On a private plane with aide Huma Abedin, Clinton was ranting about James Comey, the director of the FBI. “‘It’s more right-wing bullshit on top of more right-wing bullshit,’ Hillary bristled, according to Huma. Comey, she said, would end up like all the other Clinton enemies. ‘And how did Bill’s impeachment work out for those motherfuckers?’ Hillary said.”
How does Klein know any of this happened? Well, because Abedin “described the fit to a colleague who was interviewed for this book,” he wrote.
And how does he know Clinton “told a close friend” that “‘Bill looks out for Bill first and foremost and it’s always been that way. But I know in my heart that Huma, Cheryl, and Jake will be loyal to the end. Especially Huma. Nothing will shake her loyalty. Huma would go to Sing Sing before she would rat me out to the FBI’”? Unclear, since he doesn’t explain the sourcing of that quote.
Or what about how Abedin “came down the stairs in Chappaqua, rubbing her puffy eyes and looking a bit disheveled” which prompted Clinton to ask, “‘Did you get your power nap?’” before “she placed both hands on Huma’s neck and began massaging her shoulders”? That, Klein wrote, was told to him by “one of Hillary’s oldest friends, who had been invited along with a group of women to spend the afternoon with Hillary, who spoke on the condition of anonymity because the Chappaqua get-together was private.” What’s more, Klein noted at the bottom of the page (171), “The source was interviewed 18 times.”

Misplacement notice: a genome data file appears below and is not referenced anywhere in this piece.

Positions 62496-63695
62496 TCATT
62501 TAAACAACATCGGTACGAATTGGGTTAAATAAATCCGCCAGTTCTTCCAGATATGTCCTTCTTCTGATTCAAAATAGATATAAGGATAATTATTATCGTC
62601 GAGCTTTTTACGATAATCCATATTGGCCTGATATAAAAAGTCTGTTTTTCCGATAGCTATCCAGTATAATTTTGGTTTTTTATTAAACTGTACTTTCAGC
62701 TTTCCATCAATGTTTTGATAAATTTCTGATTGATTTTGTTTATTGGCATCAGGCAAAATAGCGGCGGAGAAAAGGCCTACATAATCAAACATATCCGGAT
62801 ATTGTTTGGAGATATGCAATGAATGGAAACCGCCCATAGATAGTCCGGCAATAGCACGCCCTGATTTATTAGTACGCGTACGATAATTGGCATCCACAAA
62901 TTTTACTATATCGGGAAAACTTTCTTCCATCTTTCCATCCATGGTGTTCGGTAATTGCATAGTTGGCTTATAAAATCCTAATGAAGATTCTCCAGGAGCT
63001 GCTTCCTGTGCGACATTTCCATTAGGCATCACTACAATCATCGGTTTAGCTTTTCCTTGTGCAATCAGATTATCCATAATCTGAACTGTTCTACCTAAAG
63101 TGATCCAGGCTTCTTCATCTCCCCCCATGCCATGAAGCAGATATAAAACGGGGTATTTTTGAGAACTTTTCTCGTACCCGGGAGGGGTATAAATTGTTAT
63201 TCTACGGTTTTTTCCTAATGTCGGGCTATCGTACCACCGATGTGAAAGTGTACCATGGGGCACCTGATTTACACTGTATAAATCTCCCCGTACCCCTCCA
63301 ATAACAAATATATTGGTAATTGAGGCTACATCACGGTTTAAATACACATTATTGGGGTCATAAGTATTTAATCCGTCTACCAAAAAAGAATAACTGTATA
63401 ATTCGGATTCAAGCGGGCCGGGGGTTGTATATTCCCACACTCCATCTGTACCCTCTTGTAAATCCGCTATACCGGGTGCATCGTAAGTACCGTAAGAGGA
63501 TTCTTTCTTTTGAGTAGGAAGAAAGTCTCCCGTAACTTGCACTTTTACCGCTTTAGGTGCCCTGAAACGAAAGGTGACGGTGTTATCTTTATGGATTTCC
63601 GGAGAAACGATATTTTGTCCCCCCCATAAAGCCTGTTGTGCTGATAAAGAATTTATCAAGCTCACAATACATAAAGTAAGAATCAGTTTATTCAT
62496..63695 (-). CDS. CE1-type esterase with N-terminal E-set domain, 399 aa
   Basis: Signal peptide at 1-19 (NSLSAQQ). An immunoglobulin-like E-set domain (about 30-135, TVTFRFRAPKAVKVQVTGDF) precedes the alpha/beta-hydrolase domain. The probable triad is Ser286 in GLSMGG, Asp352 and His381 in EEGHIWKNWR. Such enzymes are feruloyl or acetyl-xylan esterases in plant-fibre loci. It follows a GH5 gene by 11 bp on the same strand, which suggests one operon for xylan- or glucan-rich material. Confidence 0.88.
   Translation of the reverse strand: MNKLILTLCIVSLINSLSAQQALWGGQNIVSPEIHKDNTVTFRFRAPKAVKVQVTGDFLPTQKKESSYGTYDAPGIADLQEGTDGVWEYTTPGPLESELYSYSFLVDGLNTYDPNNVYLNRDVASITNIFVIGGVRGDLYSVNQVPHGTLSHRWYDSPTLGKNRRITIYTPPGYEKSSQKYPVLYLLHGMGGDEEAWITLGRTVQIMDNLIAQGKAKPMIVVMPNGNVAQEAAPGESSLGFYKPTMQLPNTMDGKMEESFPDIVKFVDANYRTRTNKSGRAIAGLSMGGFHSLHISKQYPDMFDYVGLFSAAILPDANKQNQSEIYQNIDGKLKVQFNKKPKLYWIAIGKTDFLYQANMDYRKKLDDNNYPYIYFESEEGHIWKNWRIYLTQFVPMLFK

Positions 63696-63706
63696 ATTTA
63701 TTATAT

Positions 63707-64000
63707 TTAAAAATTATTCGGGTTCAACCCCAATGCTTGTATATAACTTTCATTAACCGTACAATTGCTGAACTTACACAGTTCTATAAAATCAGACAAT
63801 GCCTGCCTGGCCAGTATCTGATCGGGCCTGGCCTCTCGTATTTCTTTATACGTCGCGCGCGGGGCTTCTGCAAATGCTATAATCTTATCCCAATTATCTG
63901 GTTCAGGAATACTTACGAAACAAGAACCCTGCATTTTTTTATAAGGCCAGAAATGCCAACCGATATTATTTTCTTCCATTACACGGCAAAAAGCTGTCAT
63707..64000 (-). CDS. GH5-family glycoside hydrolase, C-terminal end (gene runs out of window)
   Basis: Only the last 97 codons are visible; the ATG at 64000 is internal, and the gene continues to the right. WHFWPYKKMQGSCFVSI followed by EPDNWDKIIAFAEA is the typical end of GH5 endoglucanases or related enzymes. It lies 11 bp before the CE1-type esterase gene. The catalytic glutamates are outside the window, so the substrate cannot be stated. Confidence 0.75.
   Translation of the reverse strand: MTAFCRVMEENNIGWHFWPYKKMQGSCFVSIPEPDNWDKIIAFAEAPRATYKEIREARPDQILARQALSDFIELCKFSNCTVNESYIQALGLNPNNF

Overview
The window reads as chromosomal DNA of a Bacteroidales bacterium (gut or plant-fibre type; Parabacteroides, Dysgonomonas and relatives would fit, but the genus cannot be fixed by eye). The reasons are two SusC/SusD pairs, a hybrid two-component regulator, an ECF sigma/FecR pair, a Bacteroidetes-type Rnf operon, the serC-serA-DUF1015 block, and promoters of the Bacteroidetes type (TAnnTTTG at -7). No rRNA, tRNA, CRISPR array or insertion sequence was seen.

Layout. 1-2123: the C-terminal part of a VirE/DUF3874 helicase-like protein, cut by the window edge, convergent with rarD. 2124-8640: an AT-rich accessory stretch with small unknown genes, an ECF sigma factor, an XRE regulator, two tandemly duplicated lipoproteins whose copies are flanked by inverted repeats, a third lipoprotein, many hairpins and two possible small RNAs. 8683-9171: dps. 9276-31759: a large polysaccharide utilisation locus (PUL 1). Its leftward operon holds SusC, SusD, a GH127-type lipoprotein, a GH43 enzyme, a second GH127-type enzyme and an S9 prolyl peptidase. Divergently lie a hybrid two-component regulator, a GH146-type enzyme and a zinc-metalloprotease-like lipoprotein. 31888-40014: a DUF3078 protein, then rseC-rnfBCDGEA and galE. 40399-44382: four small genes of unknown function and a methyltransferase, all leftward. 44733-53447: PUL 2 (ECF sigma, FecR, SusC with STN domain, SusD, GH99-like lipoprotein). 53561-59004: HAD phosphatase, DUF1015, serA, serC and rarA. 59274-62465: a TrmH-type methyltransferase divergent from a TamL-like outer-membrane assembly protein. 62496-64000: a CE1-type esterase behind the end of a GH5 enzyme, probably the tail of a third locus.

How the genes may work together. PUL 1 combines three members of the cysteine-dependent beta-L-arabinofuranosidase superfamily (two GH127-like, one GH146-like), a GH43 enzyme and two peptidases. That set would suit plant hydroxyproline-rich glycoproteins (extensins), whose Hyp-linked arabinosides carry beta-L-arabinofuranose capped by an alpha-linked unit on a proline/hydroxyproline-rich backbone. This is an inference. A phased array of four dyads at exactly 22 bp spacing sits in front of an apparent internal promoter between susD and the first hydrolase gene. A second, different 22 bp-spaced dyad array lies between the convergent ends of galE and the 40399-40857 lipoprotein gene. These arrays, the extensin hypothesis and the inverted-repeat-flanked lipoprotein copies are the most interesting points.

Klein believes Clinton is “vulgar” and has suggested repeatedly throughout his books that she may be a lesbian. In much of the dialogue he produces that he claims took place between Clinton and other parties, she is cursing like a sailor.
“We’re now, what, 13 years into my researching and interviewing people about Hillary Clinton and also Barack Obama,” Klein said—for real, I have it on tape—when I interviewed him back in May. “Developed many, many different sources. Took a long time.”
“People ask me: Why do they talk to you?” he continued. “People like to talk about their connection to people in power. They—it’s something that gives them a sense of their own importance, and a lot of them talk to me because they feel that they’re basically letting the world know, or through me, letting me know, that they are connected to people at the highest levels of power.”